Willy Loman Analytical Essay

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The world today is a world of imperfection. Everyone is expected to be perfect - have the best grades when we’re in school, be the best at our jobs, form the best relationships. Often, it seems like every time we make an improvement in our careers or our personal life, another problem comes up or we fall backwards. A lot has changed since Arthur Miller’s Death of a Salesman was published in 1949, but the central conflict of the play - the inadequacy we all face never goes away and has been something we’ve all dealt with since the beginning of time, and the quest for perfection has very much replaced religion as the motivating force in society. In Act I, Linda says of Willy, “I don't say he's a great man. Willy Loman never made a lot of money. His name was never in the paper. He's not the finest character that ever lived. But he's a human being, and a terrible thing is…show more content…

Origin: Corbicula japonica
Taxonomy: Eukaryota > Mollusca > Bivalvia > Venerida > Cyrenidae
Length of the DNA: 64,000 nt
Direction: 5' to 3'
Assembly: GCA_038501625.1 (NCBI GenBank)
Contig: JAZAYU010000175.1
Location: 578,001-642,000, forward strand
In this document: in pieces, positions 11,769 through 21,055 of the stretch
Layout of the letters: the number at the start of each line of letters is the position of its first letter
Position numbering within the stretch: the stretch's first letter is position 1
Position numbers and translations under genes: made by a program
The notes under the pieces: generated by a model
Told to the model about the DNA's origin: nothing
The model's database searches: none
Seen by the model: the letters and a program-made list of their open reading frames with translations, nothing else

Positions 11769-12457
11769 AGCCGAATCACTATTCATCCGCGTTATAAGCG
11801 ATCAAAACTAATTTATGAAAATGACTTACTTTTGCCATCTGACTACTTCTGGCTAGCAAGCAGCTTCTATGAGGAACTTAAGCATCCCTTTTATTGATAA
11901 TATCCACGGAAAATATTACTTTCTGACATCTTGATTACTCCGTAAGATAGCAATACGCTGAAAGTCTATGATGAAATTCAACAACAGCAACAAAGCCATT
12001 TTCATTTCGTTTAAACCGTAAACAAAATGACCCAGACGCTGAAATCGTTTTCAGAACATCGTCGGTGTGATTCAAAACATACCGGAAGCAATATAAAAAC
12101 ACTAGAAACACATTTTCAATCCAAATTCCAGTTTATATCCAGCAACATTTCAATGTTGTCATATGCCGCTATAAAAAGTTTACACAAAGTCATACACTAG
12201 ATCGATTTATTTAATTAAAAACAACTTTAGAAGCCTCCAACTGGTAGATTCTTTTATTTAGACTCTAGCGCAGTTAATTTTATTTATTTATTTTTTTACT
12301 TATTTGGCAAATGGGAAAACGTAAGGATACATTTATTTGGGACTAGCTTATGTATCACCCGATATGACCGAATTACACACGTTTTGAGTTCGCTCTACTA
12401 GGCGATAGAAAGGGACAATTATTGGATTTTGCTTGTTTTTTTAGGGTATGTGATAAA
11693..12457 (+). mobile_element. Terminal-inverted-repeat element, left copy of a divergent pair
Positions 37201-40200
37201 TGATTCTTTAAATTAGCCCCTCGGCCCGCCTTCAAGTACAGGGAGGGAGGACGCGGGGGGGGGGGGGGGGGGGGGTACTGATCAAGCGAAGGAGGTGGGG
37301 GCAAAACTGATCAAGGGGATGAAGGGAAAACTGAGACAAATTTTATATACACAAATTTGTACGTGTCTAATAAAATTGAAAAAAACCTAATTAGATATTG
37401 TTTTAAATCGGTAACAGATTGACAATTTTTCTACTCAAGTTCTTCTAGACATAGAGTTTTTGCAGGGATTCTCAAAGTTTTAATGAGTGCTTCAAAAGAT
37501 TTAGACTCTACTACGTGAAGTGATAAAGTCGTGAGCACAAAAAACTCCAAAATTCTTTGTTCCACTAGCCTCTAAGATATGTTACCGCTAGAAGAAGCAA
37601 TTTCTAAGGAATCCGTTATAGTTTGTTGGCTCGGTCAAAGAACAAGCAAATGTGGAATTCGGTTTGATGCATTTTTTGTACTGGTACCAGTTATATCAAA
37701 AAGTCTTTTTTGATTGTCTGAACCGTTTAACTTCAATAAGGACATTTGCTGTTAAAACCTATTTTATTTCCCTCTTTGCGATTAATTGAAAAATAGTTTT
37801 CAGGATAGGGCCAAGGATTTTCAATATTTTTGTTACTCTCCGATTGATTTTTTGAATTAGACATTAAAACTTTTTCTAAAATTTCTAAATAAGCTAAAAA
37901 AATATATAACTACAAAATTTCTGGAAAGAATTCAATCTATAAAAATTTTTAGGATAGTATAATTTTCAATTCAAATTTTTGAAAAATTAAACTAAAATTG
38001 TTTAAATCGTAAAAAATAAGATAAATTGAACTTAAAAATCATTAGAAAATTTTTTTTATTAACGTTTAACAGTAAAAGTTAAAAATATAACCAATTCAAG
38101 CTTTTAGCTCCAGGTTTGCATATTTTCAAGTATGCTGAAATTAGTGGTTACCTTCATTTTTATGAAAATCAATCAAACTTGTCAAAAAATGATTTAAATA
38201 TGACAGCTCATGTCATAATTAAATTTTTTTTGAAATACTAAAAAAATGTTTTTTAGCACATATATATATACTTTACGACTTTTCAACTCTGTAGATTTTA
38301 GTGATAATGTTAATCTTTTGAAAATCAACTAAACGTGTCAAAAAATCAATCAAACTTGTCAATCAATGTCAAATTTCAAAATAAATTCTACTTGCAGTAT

Peter L. Hays describes Willy and Biff’s relationship as having “a lack of coherence” and says that Willy alternates between praising and criticizing Biff in his 2015 book Arthur Miller’s Death of a Salesman. Hays reaches the conclusion that Willy’s constant switching between criticizing and praising Biff indicates that he wishes things were the way he has built them up to be in his memory: the days when Biff and Happy looked up to him. In Act II, Biff says to Willy, “I’m not bringing home any prizes anymore, and you’re going to stop waiting for me to bring them home!” Biff doesn’t want Willy to continue to try to rely on the American dream and wait for perfection, he wants Willy to face the truth. Despite having a low paying job, Biff is trying to build a good life for himself and his family. To protect his family, he kept it from them that he spent three months in jail. Biff wants to form a life for himself that he can be happy with, but he lives in a society with expectations, where nothing can ever truly be

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